Tom Colicchio

Tom Colicchio talks about the challenge at Le Bernardin and what it must have been like for the chefs to cook under Chef Eric Ripert.

on Feb 4, 20090

As a child, I loved going crabbing and fishing with my grandfather. Growing up in an Italian family, crabs meant one thing: crab gravy. We would cook the crabs, clean them, remove the shells and simmer them in marinara. What does this have to do with eels? Everything. We’d often catch eels in the crab traps — a bonus. We’d fry them up with other fish we’d catch along the way and have a big fish fry along with the crab marinara, and, quite honestly, the fried eels were often the highlight of the meal. But that was the payoff for hard work on my part: Upon returning from fishing or crabbing with our catch, my grandfather would head upstairs for a nap, and I’d be left to clean all the fish, eels included.

Stefan’s method of nailing the head of the still-squirming dead eel is one way to do it. The other way, though not quite as gruesome, is still not for the squeamish. You cut through the other side of the neck, straight through the bone to the skin, without cutting all the way through the skin. You then work your thumb between the meat and the skin, take a dry rag, and grab the bone and whatever meat you can get some purchase on (with the towel, since it’s slimey), grab the head with one hand and strip the eel inside out with your other hand in one deft move. — There you have it – my eel-skinning technique. Good luck with it, y’all!

Moving from the slimey to the sublime: Le Bernardin, the only restaurant in New York to get four stars from The New York Times at the time it opened … and retain them. Eric Ripert has been a very good friend over the years, so I was hesitant to approach him about opening his restaurant to Top Chef. The producers of the show did, and I was so surprised that he agreed not only to permit Top Chef into his restaurant, but to do so on a night that the restaurant was open for service to other diners. It’s hard enough to provide perfect service over the course of an evening, never mind while six cameras are moving around the space, and yet the restaurant still managed to do so. It is a testament not only to Eric but to his entire team.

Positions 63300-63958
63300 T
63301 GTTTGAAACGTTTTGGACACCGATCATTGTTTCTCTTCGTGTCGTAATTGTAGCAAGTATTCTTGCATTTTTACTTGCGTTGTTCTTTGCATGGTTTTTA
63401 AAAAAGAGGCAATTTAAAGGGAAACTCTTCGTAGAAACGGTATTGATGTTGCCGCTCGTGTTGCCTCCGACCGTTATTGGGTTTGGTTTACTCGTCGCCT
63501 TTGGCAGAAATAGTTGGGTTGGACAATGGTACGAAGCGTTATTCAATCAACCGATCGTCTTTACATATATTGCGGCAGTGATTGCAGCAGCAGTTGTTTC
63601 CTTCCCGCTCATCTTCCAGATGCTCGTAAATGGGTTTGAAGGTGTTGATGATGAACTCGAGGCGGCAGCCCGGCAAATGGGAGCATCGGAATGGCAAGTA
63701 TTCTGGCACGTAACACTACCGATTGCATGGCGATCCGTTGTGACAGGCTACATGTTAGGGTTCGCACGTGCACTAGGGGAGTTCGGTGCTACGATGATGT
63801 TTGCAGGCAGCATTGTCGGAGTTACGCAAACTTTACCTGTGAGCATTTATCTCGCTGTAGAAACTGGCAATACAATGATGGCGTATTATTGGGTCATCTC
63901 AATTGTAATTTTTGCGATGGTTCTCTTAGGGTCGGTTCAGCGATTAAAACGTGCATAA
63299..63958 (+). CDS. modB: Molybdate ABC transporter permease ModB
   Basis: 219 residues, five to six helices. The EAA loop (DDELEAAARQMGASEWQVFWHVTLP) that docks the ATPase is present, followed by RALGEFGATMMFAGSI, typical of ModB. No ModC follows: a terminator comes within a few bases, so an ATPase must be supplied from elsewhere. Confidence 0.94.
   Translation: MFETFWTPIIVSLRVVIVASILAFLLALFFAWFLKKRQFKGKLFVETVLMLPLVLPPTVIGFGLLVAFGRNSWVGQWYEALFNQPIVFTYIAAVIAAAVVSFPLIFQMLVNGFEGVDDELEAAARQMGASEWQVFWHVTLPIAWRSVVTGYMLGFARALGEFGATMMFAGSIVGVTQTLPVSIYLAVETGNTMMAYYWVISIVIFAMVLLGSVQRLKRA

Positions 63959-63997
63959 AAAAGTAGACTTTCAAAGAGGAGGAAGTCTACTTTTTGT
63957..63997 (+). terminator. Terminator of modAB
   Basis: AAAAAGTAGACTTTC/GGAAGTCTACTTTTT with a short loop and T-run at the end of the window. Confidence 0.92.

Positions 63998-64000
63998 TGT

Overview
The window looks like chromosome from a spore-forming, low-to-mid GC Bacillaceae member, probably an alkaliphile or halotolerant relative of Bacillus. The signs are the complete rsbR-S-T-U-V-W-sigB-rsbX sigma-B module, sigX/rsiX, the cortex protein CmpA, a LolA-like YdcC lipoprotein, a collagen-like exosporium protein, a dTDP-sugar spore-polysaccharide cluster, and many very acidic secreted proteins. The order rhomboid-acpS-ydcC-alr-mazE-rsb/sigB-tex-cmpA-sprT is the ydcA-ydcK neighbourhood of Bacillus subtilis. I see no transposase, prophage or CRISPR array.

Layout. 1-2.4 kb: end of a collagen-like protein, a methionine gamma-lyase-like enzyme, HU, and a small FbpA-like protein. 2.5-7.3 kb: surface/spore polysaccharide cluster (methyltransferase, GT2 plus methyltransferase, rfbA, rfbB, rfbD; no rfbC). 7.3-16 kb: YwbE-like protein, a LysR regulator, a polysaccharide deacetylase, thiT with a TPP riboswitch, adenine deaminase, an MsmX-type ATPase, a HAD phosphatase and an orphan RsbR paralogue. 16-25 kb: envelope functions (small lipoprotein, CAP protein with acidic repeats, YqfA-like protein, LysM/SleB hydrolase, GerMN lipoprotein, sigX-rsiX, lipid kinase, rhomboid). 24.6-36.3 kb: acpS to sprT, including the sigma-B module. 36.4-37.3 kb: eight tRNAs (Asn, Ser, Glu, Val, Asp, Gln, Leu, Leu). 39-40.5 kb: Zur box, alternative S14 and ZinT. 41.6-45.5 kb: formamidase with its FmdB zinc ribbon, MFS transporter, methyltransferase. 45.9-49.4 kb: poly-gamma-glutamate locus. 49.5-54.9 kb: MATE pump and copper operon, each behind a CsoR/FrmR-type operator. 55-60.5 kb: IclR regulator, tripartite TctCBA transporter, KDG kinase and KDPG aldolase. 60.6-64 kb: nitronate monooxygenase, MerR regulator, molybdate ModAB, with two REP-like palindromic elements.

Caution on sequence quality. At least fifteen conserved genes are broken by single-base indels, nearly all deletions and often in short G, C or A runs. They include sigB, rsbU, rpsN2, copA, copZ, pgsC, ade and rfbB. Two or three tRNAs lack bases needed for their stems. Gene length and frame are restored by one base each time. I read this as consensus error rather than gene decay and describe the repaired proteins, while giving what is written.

2 comments
Mickey
Mickey

I am a firm believer that cruelty and cooking don't go together. it sickens me the way live encrustations and fish killed in food preparation. Julia Childs showed us years ago the human way to kill lobsters, you put them in warm water and then turn up the heat, they fall asleep in the warm water and are dead without pain and suffering as the cooking procedure occurs. Cutting them up while alive is disgusting.

Viewer
Viewer

Stefan and Jamie were like the only 2 that did well throughout the whole season and usually carried their team with the right ideas knowing what dishes to combine together and what way to prepare them for the season. Tho i was pretty sad to see her go i know she has a bright future, i'd be willing to travel to go eat her soups! haha